As we inch closer to drafts, you’ll be reminded of a rather popular theory in the fantasy community called the late-round quarterback. In essence, it promotes the practice of loading up on running backs and receivers early and waiting to draft your quarterback(s) until later. The theory says there’s a larger disparity between the upper and lower tiers among running backs compared to quarterbacks. Two of the quarterbacks who are going in that range have spent their careers in regular competition, both having started as 2004 first-round picks. Ben Roethlisberger and Philip Rivers are currently 14th and 15th among quarterbacks in MFL ADP and are likely to be one of those late-round options. So which one should you draft?
When comparing the 13-year careers or Rivers and Roethlisberger, it’s eerie how similar they have been, statistically speaking.
Philip Rivers Ben Roethlisberger Completion Percentage 64.4% 64.1% Passing Yards 45,833 46,814 Passing Touchdowns 314 301 Interceptions 156 160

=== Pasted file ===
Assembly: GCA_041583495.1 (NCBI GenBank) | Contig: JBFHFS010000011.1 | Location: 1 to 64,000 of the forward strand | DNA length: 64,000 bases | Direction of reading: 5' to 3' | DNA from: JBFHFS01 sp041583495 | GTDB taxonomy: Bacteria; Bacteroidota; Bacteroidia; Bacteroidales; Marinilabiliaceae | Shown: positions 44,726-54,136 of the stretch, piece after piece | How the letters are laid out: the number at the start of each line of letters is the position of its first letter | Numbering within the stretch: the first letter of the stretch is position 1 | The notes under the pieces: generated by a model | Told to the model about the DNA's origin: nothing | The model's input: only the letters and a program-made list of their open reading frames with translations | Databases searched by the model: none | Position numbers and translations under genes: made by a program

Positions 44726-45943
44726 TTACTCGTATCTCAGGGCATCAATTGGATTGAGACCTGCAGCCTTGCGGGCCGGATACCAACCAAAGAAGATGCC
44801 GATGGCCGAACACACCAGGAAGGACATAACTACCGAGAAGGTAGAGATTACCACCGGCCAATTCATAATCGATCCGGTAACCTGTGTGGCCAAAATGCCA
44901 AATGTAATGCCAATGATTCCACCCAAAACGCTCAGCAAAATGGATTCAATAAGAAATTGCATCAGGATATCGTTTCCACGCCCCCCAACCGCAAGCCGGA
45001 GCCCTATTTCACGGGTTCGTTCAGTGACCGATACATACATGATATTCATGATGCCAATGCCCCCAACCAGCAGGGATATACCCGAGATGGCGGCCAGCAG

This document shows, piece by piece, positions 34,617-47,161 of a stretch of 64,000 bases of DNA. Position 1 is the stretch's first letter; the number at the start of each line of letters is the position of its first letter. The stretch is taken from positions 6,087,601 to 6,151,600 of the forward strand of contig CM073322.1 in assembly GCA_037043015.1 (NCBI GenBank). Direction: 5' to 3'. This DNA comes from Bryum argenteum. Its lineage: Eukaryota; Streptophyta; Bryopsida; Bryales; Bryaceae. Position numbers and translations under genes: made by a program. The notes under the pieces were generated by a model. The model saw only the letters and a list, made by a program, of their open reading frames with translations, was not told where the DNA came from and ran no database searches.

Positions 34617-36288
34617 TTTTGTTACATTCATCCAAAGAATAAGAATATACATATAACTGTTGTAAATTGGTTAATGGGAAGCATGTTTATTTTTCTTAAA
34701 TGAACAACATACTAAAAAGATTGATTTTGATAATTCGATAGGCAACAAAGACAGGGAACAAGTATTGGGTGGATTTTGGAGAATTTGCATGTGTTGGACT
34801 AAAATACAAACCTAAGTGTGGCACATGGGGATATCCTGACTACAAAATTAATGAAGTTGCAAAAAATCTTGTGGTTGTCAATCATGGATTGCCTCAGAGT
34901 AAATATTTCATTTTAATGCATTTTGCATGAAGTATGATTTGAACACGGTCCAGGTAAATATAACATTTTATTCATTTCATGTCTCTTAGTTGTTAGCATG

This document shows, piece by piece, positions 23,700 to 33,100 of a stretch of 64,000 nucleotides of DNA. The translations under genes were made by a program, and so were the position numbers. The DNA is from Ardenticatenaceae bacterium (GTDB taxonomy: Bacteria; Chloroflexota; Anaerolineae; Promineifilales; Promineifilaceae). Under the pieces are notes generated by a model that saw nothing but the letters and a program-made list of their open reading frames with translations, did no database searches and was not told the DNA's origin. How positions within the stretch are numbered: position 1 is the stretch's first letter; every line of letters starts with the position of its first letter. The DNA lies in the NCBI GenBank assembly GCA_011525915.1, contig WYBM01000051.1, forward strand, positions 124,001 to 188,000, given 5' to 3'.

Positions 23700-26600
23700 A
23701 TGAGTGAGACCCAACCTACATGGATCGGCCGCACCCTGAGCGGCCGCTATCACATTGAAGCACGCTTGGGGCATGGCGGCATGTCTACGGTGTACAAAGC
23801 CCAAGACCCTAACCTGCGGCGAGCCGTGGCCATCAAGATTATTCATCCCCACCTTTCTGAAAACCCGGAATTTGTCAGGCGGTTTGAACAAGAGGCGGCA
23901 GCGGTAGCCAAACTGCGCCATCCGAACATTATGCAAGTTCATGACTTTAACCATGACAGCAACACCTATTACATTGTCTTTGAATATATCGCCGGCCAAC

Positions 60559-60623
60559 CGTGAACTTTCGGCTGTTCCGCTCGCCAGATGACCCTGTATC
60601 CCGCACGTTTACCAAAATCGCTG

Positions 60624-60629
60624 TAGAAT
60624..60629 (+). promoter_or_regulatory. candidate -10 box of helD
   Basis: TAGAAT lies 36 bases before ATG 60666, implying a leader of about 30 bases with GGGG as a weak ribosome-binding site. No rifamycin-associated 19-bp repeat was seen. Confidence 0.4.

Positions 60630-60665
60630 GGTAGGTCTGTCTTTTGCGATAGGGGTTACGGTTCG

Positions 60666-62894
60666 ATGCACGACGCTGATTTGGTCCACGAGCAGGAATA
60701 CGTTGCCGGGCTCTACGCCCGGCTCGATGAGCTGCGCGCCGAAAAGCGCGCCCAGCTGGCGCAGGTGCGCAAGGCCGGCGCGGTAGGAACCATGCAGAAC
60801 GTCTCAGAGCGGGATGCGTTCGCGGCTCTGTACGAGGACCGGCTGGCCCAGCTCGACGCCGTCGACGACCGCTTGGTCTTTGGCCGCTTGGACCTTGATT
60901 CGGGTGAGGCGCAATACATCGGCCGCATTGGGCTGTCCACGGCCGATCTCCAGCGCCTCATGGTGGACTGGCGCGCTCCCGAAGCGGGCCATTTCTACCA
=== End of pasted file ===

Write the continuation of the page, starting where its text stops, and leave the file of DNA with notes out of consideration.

They’re practically the same player. Of course, Roethlisberger has won two more Super Bowls, which will, no doubt, beef up his Hall of Fame credentials, but that’s a whole other conversation.
But how have the 35-year-olds done in recent years? Roethlisberger last threw for 4,000 yards in 2014, primarily due to missing six games over the previous two seasons. That was also the last time he threw for more than 30 touchdowns. However, it’s not as if 30 touchdowns and 4,000 yards is even the norm for Roethlisberger. He’s only thrown for more than 4,000 yards four times in his career and 30-plus touchdowns just twice.
Meanwhile, Rivers has thrown for over 4,000 yards in four straight seasons and nine of this last 10 overall. He’s thrown for more than 30 touchdowns in three of his last four seasons as well, and the one season he didn’t, he had 29. The bottom line is that it’s not uncommon for Rivers to throw for 4,000 yards and 30 touchdowns in a season, including last year, when he threw for 4,386 yards and 33 touchdowns. It’s actually quite common. Meanwhile, Roethlisberger’s only achieved that feat once. That’s surprising because he’s supported an elite running back who uses the passing game effectively (Le’Veon Bell) and, lest we forget, maybe the elite-est of the elite receivers the last three seasons, Antonio Brown.